N.H. Roll Call: Week of Jan. 20

Allowing employees time off to vote

House Bill 506, “relative to allowing employees time to vote in biennial general elections,” is sponsored by Reps. Ellen Read, D-Newmarket, and Timothy Horrigan, D-Durham. The bill, as amended, allows employers to let employees take time away from work to vote in biennial general elections.

The House Executive Departments and Administration Committee voted 10 to 4 recommending passage, with an amendment. Reporting for the committee, Rep. Jaci Grote, D-Rye, wrote, “This bill requires employers, if practical, to allow an employee up to three hours to vote. This bill applies only for biennial general elections and does not mandate pay to the employee during this time. Some workers do not know their schedule with enough notice to arrange for absentee balloting. This bill gives additional access to voting rights.”

The original bill would have made the state primary election and the general election legal New Hampshire holidays. The committee offered an amendment that calls for the time off for employees. The first vote was on the amendment offered by the committee, which passed 186 to 173. “Yes” supported the amendment, “no” opposed:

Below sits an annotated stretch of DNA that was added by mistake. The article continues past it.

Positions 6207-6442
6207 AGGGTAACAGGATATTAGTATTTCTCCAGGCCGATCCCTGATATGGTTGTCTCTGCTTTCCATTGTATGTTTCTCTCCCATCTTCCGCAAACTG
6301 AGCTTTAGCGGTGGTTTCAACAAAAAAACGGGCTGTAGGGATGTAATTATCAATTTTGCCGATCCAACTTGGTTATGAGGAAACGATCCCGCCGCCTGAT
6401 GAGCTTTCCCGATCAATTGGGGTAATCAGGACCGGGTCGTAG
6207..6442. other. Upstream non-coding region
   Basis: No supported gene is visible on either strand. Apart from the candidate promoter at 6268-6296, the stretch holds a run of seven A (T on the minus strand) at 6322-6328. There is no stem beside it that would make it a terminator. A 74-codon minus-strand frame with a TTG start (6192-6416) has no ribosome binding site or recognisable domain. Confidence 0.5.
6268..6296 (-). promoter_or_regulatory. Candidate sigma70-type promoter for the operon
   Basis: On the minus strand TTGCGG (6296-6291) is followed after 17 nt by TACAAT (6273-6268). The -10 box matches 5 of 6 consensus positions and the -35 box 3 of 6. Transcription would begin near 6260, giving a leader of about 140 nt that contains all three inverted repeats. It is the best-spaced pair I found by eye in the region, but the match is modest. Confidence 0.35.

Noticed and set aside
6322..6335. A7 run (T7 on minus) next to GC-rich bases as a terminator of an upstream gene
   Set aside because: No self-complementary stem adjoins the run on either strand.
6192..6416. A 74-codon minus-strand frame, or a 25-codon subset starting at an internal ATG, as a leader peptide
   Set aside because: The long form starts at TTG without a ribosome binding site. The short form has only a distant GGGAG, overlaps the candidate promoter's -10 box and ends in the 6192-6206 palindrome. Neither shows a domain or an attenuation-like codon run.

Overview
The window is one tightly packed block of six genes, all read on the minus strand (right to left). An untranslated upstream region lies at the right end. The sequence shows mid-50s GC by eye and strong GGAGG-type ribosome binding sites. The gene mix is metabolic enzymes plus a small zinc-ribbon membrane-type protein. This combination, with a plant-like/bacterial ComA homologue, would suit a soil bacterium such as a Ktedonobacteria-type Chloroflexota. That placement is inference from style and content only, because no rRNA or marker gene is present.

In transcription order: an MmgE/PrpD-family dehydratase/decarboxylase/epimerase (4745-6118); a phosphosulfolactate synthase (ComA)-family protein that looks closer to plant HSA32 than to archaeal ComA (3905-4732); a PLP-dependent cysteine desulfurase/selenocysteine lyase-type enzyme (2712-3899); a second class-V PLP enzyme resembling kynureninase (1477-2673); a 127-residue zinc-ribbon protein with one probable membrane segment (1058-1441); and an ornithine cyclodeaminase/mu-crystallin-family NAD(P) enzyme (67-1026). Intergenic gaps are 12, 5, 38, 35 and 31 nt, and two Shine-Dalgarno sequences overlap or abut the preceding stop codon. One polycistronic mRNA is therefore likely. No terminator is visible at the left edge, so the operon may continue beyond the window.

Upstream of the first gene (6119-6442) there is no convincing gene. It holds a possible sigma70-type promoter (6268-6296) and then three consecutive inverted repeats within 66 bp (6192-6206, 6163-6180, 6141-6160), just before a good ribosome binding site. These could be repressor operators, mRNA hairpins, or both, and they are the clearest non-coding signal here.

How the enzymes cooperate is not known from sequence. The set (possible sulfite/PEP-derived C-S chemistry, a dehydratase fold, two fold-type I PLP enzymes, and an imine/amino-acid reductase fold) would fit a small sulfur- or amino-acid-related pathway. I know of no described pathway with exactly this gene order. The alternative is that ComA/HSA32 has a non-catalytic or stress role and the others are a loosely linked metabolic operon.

Portsmouth Herald area legislators

Yes: Max Abramson, Libertarian-Seabrook; Patricia Bushway, D-Hampton; Michael Cahill, D-Newmarket; Jacqueline Cali-Pitts, D-Portsmouth; Dan Davis, R-Kensington; Michael Edgar, D-Hampton; Julie Gilman, D-Exeter; Gaby Grossman, D-Exeter; Jaci Grote, D-Rye; Jason Janvrin, R-Seabrook; Tamara Le, D-North Hampton; Patricia Lovejoy, D-Stratham; Jim Maggiore, D-North Hampton; Dennis Malloy, D-Greenland; Rebecca McBeath, D-Portsmouth; Kate Murray, D-New Castle; Laura Pantelakos, D-Portsmouth; Mark Vallone, D-Epping; Michael Vose, R-Epping; Gerald Ward, D-Portsmouth

No: Patrick Abrami, R-Stratham; Debra Altschiller, D-Stratham; Lisa Bunker, D-Exeter; Renny Cushing, D-Hampton; Charlotte DiLorenzo, D-Newmarket; Deborah Hobson, R-East Kingston; Aboul Khan, R-Seabrook; Liz McConnell, D-Brentwood; David Meuse, D-Portsmouth; Ellen Read, D-Newmarket; Peter Somssich, D-Portsmouth

Not voting: Skip Berrien, D-Exeter; William Fowler, R-Seabrook; Tom Loughman, D-Hampton, excused

Foster’s Daily Democrat area legislators

Yes: Lino Avellani, R-Sanbornville; Gerri Cannon, D-Somersworth; Ed Comeau, R-Brookfield; Donna Ellis, D-Rochester; Kristina Fargo, D-Dover; Timothy Fontneau, D-Rochester; Peter Hayward, R-Milton; Sandra Keans, D-Rochester; Linn Opderbecke, D-Dover; Peter Schmidt, D-Dover; Marjorie Smith, D-Durham; Judith Spang, D-Durham; Matthew Towne, D-Barrington; Kenneth Vincent, D-Somersworth; Janet Wall, D-Madbury; Kurt Wuelper, R-Strafford

No: Peter Bixby, D-Dover; Barbara Comtois, R-Center Barnstead; Casey Conley, D-Dover; George Feeney, R-Alton; Amanda Gourgue, D-Lee; Chuck Grassie, D-Rochester; Peg Higgins, D-Rochester; James Horgan, R-Farmington; Timothy Horrigan, D-Durham; Raymond Howard, R-Alton; Cam Kenney, D-Durham; Mac Kittredge, R-Rochester; Cassandra Levesque, D-Barrington; William Marsh, R-Wolfeboro; Bill Nelson, R-Brookfield; Mona Perreault, R-Rochester; Joseph Pitre, R-Farmington; Cecelia Rich, D-Somersworth; Abigail Rooney, R-Milton; Jeffrey Salloway, D-Lee; Catt Sandler, D-Somersworth; Susan Treleaven, D-Dover